The office market in Canada has noticed a slowdown in net leasing activity as occupiers continue to be cautious and cut back their real estate requirements amidst an environment with heightened economic uncertainty and looming business sentiment. Companies are keen to avoid incurring increased capital expenditures, exhibited by their reluctance to expand or sign new deals, particularly in Western Canada.
As a result, these users will lean towards renewing their premises at attractive lease terms and rates for the foreseeable future. Larger corporate users will continue to closely evaluate their current real estate operations and review their occupancy decisions to address feasible options and improve their balance sheets.
Macroeconomic Drivers and Office Market
The precipitous decline in oil prices has rippled into the Canadian office market and continues to dampen the outlook, with effects being magnified by a contraction in first quarter GDP (-0.6%). Bank of Canada’s Business Outlook Survey indicated the lowest level of hiring intention index since 2009, tied to energy firms scaling back the size of their workforce. Labour market slack will imply that demand from occupiers will be slow to materialize and overall vacancy will likely remain at 11.5% for the rest of the year.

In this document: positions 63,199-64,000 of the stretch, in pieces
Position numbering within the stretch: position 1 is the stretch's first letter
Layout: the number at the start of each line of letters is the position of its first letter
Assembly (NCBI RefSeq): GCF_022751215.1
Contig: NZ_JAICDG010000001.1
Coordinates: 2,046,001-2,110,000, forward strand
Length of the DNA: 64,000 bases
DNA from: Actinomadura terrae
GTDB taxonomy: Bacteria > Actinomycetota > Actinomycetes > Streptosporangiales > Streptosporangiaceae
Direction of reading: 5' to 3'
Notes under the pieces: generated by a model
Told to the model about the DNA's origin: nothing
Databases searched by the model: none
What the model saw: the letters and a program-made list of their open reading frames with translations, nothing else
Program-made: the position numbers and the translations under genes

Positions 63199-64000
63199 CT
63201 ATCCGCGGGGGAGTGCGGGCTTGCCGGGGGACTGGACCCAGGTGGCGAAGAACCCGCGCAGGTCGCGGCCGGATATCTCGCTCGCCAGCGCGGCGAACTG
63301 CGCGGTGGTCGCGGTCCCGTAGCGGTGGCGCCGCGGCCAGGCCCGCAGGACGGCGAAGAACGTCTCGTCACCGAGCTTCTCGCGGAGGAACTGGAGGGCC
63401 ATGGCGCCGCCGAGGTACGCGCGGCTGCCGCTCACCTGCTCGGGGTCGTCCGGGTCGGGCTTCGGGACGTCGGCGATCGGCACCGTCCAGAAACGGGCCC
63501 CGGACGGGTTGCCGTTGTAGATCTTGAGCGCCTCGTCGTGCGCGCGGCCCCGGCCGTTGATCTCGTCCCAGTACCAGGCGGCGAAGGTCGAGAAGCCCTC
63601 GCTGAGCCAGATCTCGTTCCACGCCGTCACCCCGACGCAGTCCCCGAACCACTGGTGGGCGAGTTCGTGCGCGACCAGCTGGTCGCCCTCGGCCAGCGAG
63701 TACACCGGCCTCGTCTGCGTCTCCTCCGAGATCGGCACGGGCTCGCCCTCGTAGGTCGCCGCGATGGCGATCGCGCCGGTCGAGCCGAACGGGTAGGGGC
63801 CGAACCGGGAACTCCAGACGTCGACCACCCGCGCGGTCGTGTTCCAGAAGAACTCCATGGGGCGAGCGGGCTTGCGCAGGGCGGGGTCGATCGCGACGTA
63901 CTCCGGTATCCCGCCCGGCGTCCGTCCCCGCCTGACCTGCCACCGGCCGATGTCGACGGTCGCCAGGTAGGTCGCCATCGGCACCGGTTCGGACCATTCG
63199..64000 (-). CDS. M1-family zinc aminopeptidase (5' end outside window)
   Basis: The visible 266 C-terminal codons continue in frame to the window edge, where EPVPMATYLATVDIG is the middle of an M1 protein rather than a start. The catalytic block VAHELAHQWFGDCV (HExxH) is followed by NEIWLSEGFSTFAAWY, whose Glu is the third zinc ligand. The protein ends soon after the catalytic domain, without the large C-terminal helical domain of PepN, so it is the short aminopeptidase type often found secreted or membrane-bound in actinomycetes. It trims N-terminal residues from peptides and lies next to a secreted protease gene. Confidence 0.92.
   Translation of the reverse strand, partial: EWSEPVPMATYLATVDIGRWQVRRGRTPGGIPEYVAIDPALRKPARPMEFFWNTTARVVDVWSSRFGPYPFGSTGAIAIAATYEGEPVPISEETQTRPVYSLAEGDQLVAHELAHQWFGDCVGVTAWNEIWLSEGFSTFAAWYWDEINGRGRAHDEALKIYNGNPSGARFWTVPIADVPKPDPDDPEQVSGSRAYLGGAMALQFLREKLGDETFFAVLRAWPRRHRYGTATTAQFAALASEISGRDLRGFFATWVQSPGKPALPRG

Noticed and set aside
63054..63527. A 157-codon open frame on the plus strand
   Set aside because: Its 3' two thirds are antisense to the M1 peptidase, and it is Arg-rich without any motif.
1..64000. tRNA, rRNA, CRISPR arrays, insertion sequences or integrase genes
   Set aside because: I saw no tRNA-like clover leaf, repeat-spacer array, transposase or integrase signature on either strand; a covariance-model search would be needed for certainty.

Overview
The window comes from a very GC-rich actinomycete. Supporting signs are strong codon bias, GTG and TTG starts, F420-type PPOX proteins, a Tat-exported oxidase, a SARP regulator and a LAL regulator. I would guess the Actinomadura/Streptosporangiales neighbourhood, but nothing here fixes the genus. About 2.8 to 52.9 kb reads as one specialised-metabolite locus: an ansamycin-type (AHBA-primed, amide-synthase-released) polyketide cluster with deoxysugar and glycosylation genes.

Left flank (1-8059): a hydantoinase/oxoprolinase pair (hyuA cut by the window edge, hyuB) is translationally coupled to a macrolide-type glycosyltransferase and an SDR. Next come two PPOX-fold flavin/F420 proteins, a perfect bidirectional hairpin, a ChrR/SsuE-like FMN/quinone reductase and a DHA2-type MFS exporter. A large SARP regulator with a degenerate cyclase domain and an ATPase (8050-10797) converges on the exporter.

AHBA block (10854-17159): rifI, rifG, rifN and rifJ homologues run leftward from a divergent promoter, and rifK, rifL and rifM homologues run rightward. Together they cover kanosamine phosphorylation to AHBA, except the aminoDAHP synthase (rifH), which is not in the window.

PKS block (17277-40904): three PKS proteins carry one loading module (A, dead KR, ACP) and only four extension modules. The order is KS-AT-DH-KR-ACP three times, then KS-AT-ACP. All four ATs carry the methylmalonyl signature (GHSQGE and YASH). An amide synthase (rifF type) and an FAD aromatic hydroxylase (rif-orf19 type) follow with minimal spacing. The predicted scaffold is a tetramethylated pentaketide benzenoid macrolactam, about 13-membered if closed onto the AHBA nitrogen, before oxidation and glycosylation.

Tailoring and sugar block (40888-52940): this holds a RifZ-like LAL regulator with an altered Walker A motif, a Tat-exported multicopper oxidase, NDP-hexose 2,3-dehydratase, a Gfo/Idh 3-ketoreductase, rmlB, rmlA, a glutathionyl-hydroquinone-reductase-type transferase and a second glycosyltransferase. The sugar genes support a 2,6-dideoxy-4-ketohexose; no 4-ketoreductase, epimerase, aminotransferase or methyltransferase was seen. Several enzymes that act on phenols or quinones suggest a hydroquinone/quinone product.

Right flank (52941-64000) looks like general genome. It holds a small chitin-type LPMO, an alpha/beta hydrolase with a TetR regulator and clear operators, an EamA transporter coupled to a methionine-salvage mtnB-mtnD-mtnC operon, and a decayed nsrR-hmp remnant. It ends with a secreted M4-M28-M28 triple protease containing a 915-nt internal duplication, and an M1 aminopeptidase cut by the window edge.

While office-using employment growth remained sluggish in the latter half of 2014, it has rebounded since then, posting modest gains of 0.6%. Professional, scientific and technical services spearheaded job growth in the first three months by adding 18,300 jobs, while financial services shed 3,600 jobs, nationally. As economic uncertainty persists, it will become increasingly important to monitor labour market indicators that signal weakness, given the high level of vulnerability of the office sector to business cycles.
Despite the fact that no office towers were completed downtown in the first three months of 2015, the construction pipeline remains strong for the remainder of the year. A total of 12.2 million sq.ft. is currently being built downtown with majority of the construction concentrated in Calgary, Toronto, and Vancouver. Vancouver is expected to deliver 0.9 million sq.ft., or 4.2% of its downtown inventory in the next quarter, which will push its downtown vacancy rate to the highest level in ten years (11.0%).
On the upside, these new builds have seen significant leasing activity, with Pacific Centre and MNP Tower both effectively full, having pre-leased 91.0% and 76.0%, respectively. In Toronto, Allied’s QRC West and Brookfield’s Bay Adelaide Centre East are expected to debut in 2015 and early 2016, which will leave a substantial amount of office space left to backfill. Two major developments were announced this quarter in the Central Core of Montreal, including Ivanhoe Cambridge’s Tour Manuvie (471,200 sq.ft.) and Rester Management’s Desjardins building (200,000 sq.ft.).